to
WILLIAM H. PITSENBARGER
Staff Sergeant
United States Air Force
for service as set forth in the following
CITATION:

Airman First Class Pitsenbarger distinguished himself by extreme valor on 11 April 1966 near Cam My, Republic of Vietnam, while assigned as a Pararescue Crew Member, Detachment 6, 38th Aerospace Rescue and Recovery Squadron. On that date, Airman Pitsenbarger was aboard a rescue helicopter responding to a call for evacuation of casualties incurred in an on-going firefight between elements of the United States Army's 1st Infantry Division and a sizable enemy force approximately 35 miles east of Saigon. With complete disregard for personal safety, Airman Pitsenbarger volunteered to ride a hoist more than one hundred feet through the jungle, to the ground. On the ground, he organized and coordinated rescue efforts, cared for the wounded, prepared casualties for evacuation, and insured that the recovery operation continued in a smooth and orderly fashion. Through his personal efforts, the evacuation of the wounded was greatly expedited. As each of the nine casualties evacuated that day were recovered, Pitsenbarger refused evacuation in order to get one more wounded soldier to safety. After several pick-ups, one of the two rescue helicopters involved in the evacuation was struck by heavy enemy ground fire and was forced to leave the scene for an emergency landing. Airman Pitsenbarger stayed behind, on the ground, to perform medical duties. Shortly thereafter, the area came under sniper and mortar fire. During a subsequent attempt to evacuate the site, American forces came under heavy assault by a large Viet Cong force. When the enemy launched the assault, the evacuation was called off and Airman Pitsenbarger took up arms with the besieged infantrymen. He courageously resisted the enemy, braving intense gunfire to gather and distribute vital ammunition to American defenders. As the battle raged on, he repeatedly exposed himself to enemy fire to care for the wounded, pull them out of the line of fire, and return fire whenever he could, during which time, he was wounded three times. Despite his wounds, he valiantly fought on, simultaneously treating as many wounded as possible. In the vicious fighting which followed, the American forces suffered 80 percent casualties as their perimeter was breached, and Airman Pitsenbarger was finally fatally wounded. Airman Pitsenbarger exposed himself to almost certain death by staying on the ground, and perished while saving the lives of wounded infantrymen. His bravery and determination exemplify the highest professional standards and traditions of military service and reflect great credit upon himself, his unit, and the United States Air Force.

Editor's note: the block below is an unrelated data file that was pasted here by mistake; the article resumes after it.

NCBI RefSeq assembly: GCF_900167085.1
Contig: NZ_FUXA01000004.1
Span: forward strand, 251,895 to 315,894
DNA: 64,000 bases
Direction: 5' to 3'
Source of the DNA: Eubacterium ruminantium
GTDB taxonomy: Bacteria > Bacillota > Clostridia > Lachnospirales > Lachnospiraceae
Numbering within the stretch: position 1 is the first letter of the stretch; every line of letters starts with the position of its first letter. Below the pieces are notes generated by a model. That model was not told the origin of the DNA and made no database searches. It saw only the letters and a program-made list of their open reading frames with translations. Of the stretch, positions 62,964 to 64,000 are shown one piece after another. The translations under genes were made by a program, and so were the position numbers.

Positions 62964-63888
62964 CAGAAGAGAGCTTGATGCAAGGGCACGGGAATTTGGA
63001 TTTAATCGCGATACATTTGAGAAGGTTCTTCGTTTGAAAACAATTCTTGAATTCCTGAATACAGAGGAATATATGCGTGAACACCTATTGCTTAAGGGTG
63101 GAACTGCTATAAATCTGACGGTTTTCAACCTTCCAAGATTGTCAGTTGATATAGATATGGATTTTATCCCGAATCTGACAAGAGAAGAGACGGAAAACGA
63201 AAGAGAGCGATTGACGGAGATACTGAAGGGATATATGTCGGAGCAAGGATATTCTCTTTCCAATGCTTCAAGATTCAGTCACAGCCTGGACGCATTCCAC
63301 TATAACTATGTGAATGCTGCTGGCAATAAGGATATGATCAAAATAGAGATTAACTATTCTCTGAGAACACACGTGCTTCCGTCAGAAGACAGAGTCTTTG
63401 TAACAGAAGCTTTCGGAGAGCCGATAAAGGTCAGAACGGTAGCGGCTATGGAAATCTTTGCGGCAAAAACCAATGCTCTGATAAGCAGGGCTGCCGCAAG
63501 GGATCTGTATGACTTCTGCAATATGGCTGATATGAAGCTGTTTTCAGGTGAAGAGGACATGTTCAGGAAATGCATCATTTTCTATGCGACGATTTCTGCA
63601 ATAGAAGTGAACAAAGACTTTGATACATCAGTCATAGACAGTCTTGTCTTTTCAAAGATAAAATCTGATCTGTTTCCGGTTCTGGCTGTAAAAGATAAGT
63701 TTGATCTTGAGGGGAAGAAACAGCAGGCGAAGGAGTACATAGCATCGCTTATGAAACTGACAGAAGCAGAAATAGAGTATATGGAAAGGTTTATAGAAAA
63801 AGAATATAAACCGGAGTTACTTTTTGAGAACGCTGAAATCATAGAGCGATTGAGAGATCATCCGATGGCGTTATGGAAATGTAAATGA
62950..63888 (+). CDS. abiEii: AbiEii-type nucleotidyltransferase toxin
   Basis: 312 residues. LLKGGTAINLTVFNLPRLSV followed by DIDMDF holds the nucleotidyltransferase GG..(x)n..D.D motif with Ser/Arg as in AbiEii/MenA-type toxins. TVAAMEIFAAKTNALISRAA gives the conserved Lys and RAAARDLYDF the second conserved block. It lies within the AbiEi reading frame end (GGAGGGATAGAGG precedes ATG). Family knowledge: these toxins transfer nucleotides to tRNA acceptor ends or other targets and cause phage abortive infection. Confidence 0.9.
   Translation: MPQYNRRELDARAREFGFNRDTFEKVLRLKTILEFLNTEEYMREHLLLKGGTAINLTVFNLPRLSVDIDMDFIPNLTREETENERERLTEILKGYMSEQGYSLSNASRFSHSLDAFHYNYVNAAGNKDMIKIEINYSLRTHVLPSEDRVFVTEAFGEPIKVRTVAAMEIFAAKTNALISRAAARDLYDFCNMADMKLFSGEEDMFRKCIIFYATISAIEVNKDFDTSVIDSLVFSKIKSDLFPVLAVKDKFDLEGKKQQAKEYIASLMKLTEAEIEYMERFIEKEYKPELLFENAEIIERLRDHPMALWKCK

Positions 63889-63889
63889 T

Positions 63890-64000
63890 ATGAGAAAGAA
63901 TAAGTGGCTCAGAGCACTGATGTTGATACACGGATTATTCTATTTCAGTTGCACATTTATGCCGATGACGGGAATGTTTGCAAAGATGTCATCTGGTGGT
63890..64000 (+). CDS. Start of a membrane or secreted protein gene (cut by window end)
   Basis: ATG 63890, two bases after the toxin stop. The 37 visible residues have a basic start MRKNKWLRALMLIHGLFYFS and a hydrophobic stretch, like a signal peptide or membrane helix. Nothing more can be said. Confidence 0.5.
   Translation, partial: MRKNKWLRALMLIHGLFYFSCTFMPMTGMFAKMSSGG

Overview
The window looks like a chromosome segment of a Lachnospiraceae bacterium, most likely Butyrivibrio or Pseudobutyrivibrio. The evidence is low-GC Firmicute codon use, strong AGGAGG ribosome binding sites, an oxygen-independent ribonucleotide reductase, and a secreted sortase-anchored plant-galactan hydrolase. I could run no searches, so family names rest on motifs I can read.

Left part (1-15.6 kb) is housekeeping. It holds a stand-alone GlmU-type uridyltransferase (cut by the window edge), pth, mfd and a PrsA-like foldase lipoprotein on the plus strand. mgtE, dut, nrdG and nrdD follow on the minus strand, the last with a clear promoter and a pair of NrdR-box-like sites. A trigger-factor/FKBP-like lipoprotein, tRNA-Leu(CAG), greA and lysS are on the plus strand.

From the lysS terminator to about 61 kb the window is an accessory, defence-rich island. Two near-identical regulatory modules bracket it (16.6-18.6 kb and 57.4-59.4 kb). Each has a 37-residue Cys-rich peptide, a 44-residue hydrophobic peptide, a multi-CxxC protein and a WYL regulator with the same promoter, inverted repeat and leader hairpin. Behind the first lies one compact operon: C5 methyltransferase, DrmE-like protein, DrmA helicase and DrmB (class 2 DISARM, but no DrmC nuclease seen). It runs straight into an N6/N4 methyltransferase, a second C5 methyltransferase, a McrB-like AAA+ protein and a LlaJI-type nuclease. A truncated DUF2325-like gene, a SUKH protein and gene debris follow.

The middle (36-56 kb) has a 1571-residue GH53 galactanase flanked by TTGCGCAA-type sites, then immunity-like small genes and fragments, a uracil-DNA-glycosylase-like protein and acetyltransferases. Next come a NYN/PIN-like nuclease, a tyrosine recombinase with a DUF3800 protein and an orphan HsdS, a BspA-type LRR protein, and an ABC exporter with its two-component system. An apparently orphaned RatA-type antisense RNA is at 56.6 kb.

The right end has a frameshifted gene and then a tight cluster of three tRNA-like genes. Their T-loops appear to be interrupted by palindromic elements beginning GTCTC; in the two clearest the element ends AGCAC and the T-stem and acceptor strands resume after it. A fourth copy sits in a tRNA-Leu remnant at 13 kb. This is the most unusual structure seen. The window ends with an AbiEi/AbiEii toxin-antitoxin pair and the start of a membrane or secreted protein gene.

Notes from The Virtual Wall
Bill Pitsenbarger

A full description of the circumstances of A1C William Pitsenbarger's death can be found here. In brief, while operating near Xa Cam My during Operation Abilene Company C, 2/16 Infantry, stumbled across the base camp of the Viet Cong D800 Battalion - and found themselves in a vicious firefight with a superior enemy force under a 150-foot-high jungle canopy. Pitsenbarger, a para-rescueman, volunteered to participate in efforts to extract wounded infantrymen. The helicopters couldn't land, but had to hover over the jungle canopy and lower a stretcher (a "Stokes litter") by cable through the canopy. Pitsenbarger again volunteered, this time to go down with the stretcher to help with the wounded.

As night approached, the helicopters were forced to withdraw, leaving Pitsenbarger behind. Pitsenbarger alternated between aiding the wounded, making sapling stretchers to carry them, collecting and distributing weapons and ammunition, and actively fighting alongside the infantrymen. He was wounded three times before ultimately being killed by enemy sniper fire.

The following morning, Army relief units broke through to the surrounded units, finding only 14 of the original 180 infantrymen alive and unwounded. The Army's reports of Pitsenbarger's heroism under fire were sufficient to convince the Air Force to grant the Air Force Cross to Pitsenbarger.

Mr Pitsenbarger receives his son's Medal of Honor Over the years, additional eye-witness testimony became available, and the Air Force reopened Pitsenbarger's case with an eye toward upgrading his Air Force Cross to the Medal of Honor. The award was approved , and on 8 December 2000 the Secretary of the Air Force presented the Medal of Honor to his father, William Pitsenbarger, with Alice Pitsenbarger looking on.